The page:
One of the realities of Occupied Europe that’s hard to appreciate from our current perspective is how hard it was to come by information. I’m not talking about reliable news, which was censored. You had to engage in the criminal activity of listening to the BBC or reading the clandestine press for that. I mean the sort of daily information that we take for granted today.

If you’re going on a trip today you simply go on the internet from the comfort of your home to purchase your airline ticket and print out your boarding pass. You can study the train timetables, chose your train and buy your ticket from anywhere in the world that has internet access. You can go on Google maps, put in the address you’ll be leaving from and the address you’ll be going to and choose the best way to get there for the day and time you’ll be traveling by foot, car or public transportation. You can even get photographs of your route.

It was considerably more challenging even twenty years ago when I first started doing research in Europe. You needed to obtain the paper timetables and then stand in line to buy the tickets. You had to get out a paper map and figure out the route for yourself. You had to telephone a hotel to make a reservation or go through a travel agent.

Seventy years ago, during the war, it was even harder. You still needed the paper timetables, but they weren’t easy to come by and there was a good chance that the war had changed the schedules. It had certainly thrown up some barriers that weren’t there before, such as the demarcation line in France. And, by order of the Occupying authority, maps were not for sale. Of course a prewar map would still be essentially correct, if you happened to have one. But people didn’t travel that much in the 1930’s, so your average Dutch household didn’t have a map of the Franco-Spanish or Franco-Swiss border, certainly not one detailed enough to include the kind of footpaths that appeal to fugitives.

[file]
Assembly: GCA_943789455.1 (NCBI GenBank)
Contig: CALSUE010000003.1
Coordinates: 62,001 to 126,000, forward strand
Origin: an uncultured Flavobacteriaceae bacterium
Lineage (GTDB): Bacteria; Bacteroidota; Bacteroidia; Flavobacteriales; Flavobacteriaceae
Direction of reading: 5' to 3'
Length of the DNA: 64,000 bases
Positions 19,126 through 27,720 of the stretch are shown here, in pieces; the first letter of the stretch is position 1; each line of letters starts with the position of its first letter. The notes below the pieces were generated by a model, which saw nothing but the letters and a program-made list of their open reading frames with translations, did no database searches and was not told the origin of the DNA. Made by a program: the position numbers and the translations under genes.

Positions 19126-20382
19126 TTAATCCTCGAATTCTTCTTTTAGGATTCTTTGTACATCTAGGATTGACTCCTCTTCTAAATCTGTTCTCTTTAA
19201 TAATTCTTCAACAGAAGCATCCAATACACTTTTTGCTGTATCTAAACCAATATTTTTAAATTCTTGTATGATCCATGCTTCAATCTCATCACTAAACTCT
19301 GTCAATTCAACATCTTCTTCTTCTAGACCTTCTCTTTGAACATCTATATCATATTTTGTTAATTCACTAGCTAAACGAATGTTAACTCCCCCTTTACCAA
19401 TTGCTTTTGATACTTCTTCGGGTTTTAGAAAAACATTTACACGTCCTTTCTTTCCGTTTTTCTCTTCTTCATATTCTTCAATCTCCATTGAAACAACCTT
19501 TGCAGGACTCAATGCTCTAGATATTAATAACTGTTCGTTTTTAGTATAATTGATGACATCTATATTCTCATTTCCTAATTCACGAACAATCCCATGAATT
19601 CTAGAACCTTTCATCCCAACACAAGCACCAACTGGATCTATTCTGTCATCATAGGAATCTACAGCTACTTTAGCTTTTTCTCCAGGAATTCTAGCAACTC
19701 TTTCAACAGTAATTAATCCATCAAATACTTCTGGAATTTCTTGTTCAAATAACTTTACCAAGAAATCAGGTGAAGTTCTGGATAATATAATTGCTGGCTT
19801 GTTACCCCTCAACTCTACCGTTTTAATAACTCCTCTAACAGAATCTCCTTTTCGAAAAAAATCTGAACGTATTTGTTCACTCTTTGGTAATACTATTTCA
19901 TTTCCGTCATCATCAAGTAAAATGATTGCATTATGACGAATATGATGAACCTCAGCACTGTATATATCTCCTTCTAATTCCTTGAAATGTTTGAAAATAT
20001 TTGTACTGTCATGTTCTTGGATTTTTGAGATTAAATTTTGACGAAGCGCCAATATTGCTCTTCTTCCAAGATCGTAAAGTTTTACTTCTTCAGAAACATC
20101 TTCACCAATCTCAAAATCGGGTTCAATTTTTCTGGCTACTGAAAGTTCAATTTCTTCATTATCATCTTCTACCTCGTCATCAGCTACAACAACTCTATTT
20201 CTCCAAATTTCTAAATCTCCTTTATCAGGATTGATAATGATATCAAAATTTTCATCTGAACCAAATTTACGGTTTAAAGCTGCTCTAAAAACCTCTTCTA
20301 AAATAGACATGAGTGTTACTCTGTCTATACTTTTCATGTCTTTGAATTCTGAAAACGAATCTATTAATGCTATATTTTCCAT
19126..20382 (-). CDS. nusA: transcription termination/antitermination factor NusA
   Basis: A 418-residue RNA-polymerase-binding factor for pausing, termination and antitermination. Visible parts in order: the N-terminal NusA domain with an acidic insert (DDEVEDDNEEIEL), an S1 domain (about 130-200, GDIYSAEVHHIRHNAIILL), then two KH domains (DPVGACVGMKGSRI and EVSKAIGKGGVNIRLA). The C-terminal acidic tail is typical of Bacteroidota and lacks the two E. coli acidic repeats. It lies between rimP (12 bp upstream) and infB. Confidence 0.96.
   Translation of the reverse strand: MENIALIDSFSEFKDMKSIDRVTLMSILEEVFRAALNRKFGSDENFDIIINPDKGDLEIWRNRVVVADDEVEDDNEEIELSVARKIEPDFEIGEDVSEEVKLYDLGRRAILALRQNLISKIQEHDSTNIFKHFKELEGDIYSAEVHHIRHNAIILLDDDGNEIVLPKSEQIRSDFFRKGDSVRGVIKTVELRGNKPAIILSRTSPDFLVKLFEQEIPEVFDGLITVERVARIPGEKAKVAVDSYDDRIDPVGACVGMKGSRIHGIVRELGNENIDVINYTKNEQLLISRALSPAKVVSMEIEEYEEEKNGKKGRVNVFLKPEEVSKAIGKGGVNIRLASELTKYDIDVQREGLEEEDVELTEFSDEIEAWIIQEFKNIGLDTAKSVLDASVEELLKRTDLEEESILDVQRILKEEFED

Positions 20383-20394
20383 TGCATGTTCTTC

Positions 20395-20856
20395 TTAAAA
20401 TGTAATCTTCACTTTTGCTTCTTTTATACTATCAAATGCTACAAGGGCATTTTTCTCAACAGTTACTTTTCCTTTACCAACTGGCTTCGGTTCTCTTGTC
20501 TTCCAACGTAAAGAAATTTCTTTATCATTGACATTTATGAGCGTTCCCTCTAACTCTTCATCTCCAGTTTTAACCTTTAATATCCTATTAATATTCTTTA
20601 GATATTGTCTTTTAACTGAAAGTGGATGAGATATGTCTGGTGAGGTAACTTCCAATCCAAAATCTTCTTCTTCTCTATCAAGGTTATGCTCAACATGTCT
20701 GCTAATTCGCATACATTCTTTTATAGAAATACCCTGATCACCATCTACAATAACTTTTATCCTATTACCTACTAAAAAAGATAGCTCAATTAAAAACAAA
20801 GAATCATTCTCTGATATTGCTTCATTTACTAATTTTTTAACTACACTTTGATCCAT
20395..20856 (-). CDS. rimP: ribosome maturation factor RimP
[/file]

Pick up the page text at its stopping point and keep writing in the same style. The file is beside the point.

Naturally, you could make inquires at the information counter at the train station. If you happened to speak the language and didn’t mind drawing attention to yourself as a traveler who didn’t know where he or she was going. And even if you did ask what time the Paris to Toulouse train left, the clerk at the counter wasn’t likely to tell you the most important piece of information, which was that the Germans didn’t control identity documents on that train on Tuesdays and Fridays. If you knew that, you’d obviously delay your trip until Tuesday or Friday.

Somehow or other the Dutch-Paris couriers who escorted Allied aviators and Engelandvaarders from Paris to Toulouse did know that useful little fact and planned their trips accordingly. They had probably learned it from a railway worker. Possibly from the same railwaymen who told them never to take a passenger train into Bordeaux, but to get out at the stop before Bordeaux, walk into town to the rail yards for the goods trains and take the 12:03 am freight train out of the city. Of course you wouldn’t want to do that in all cities because in some places the freight yards were also the marshaling yards for the deportation trains.

Information, then, wasn’t publically accessible as it is today. You had to ask the conductor or bus driver directly or know someone who knew something and was willing to share it. Rumors, chance comments, quiet conversations made all the difference. You certainly couldn’t sit at home and expect the world to come to you.